As a budding marathon runner, we're so excited for you! This is going to be an experience you will never forget. You might feel like we did our first time—incredibly nervous with no idea what to expect but hoping for the best. Regarding what to expect during your first marathon run, we've gathered expert tips from runners all over to prevent mistakes and help you have the smoothest first-time experience.
Have a Fuel Plan
Spectators and volunteers along the marathon route are fantastic, don't get us wrong. They can boost your mood and motivation as you run and give your mind something to focus on. In addition to that, many spectators or volunteers can provide essential items like water too. Whatever fuel you need, however, be it motivation or water—you shouldn't rely solely on spectators for that.
If plans change or depending on the location, you may find yourself running a stretch without anyone else around you. There's no predicting traffic, route changes, miscommunications, or severe weather. So when it comes to your fuel, have a backup fuel plan to ensure you don't run out!
What should you know about fueling? Learn to fuel before, during, and after running. Figuring out what to eat is tricky as it can be different for every runner. As a general guide, consider low-fat, low-fiber foods and low-fat to moderate protein to ensure you don't need to make any mid-way bathroom breaks.
What you should eat before you run will depend on how long your marathon will be. If it's less than 90 minutes, for example, a small snack will be perfect. Longer than that, and you'll need carbs on top of that small snack.
Chafing Will Happen
You're probably familiar with a few horrific scenes of runners crossing the finish line with bloodied shirts, and chafing while running will happen. But, with the right know-how, you can help prevent or even treat it to make running your first marathon easier.
• Petroleum jelly is fantastic. Use it to cover any area you think will chafe. Don't have any? Lip balm surprisingly works well to help protect skin and soothe chafing.
• Ditch cotton because it absorbs sweat, and the salt from sweat is a significant factor in skin chafing.
• Go all seamless and tagless with your clothes, as these items are also guilty of causing uncomfortable chafing while running.
• Nipple protection for men is a must. Cover them with guards or shields.
Don't Rely On The Weather Person
The weather is about as predictable as, well, never mind. Despite what the weather channels and weather people are telling you, always pack for anything. Especially if you are going for a destination race and must pack bags and travel, make sure you pack clothing for the projected temps and clothing options for up to 15 to 20 degrees plus and minus those temps. Finding out too late that you've packed running gear that is too hot to wear during a marathon and finding yourself overheating is not the best experience.
And no matter what the weather says, prepare and pack for rain. How to make it easier to finish on a rainy day?
• Realize you'll get wet no matter what, but prioritize staying dry before the race begins. Wet clothes start to get heavy. Staying dry before the run prevents those wet clothes from weighing you down at the start. Stay inside when you warm up as long as possible.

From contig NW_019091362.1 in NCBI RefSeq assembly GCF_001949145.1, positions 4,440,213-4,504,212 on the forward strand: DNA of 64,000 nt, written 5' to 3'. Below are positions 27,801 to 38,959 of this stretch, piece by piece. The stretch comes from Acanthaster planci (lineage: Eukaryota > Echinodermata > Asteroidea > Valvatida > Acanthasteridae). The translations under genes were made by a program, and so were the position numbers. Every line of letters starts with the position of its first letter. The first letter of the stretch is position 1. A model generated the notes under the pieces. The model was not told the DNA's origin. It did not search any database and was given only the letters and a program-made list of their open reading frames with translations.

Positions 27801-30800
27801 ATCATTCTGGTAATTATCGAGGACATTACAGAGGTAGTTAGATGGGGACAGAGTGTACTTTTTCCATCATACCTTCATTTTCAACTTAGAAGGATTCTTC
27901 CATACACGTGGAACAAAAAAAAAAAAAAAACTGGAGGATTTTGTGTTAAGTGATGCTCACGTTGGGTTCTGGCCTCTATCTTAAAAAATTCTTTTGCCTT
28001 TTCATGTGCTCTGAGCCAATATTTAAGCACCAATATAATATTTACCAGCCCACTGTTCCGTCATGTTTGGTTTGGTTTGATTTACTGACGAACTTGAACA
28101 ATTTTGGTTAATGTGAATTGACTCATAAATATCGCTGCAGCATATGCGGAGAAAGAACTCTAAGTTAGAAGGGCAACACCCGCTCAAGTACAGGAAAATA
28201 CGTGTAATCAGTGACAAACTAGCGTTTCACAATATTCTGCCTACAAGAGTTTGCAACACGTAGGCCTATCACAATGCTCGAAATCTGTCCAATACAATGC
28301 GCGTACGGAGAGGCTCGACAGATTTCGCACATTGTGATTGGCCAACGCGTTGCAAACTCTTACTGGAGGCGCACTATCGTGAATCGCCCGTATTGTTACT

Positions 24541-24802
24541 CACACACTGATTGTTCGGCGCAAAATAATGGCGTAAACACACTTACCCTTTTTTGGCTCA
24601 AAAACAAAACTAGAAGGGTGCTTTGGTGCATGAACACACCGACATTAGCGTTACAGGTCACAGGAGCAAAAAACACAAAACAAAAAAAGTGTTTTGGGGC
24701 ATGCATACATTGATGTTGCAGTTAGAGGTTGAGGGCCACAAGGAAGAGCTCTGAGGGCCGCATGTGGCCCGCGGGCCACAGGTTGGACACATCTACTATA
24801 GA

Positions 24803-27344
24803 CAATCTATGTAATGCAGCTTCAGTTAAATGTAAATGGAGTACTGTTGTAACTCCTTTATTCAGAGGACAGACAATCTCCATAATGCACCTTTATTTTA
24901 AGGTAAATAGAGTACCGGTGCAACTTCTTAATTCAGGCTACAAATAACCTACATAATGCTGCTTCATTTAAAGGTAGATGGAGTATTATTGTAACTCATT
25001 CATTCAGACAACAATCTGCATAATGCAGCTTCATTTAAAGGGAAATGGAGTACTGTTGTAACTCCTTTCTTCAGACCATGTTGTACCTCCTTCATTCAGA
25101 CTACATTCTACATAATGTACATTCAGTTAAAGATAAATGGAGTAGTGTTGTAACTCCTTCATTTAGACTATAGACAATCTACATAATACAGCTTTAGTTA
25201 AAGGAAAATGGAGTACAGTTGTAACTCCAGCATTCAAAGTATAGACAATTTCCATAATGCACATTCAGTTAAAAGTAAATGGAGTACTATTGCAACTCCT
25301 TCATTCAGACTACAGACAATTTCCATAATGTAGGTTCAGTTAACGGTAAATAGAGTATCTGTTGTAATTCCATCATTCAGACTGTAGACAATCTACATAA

• Avoid cotton material and anything too loose fitting. Opt for light apparel made from a dry-wicking material so your clothes won't hold moisture. If it's going to rain or you know it's raining, wearing the most lightweight clothing will save you from the extra water weight.
• Your sock choice is crucial. Avoid cotton socks. Pick a pair made from artificial materials designed for running. An expert runner once recommended wearing two pairs of thin socks and powdering feet to help manage excess moisture. Speaking of dry feet, consider wearing water-repellent shoes or spraying your favorite running shoes with a water-repellent spray.
• Wear a hat! Not only will this prevent rain from obscuring your eyesight, but it will also prevent sweat from mixing with rain and dripping into your eyes.
• If you don't have a rain-specific running jacket, drop by a local store and grab a poncho. They're easy to fold up and place in a running pocket or fuel belt, and you can throw this on to help you stay dry.
Despite Training: It's Going To Be Hard
Training is excellent preparation, but no matter how well you train, it will never truly prepare you for the first marathon. Avoid over-training is also a caution, as you don't want to drain your reserves and energy so much that it makes running your first marathon impossible.
• Learn about tapering. Tapering is when you reduce the amount of training you're doing the closer you get to your marathon. Research has shown for the best results at the marathon, you should do your longest pre-marathon run 3-4 weeks out from the actual race. After that, taper your training down in terms of distance to conserve energy when you need it most.
The truth is, almost every runner during marathon wonders or thinks they might drop out. However, everyone in the marathon with you is struggling with that same mental battle. A marathon is challenging, and it's just a universal truth that at some point, you will hit the psychological and physical wall of thinking you're not going to be able to finish. You'll feel discomfort and likely find yourself in pain during the marathon—and that's part of the experience.
You can do this and endure the pain, but expect the difficulty.
Running your first marathon will be a strange, exhilarating, complex, wonderful time. But hopefully, with our tips on what to expect during your first marathon, you'll be better prepared to tackle the unique challenges. Are you running your first marathon? Tell us all about it by tagging us on Instagram or Twitter. We love hearing from you, and good luck out there!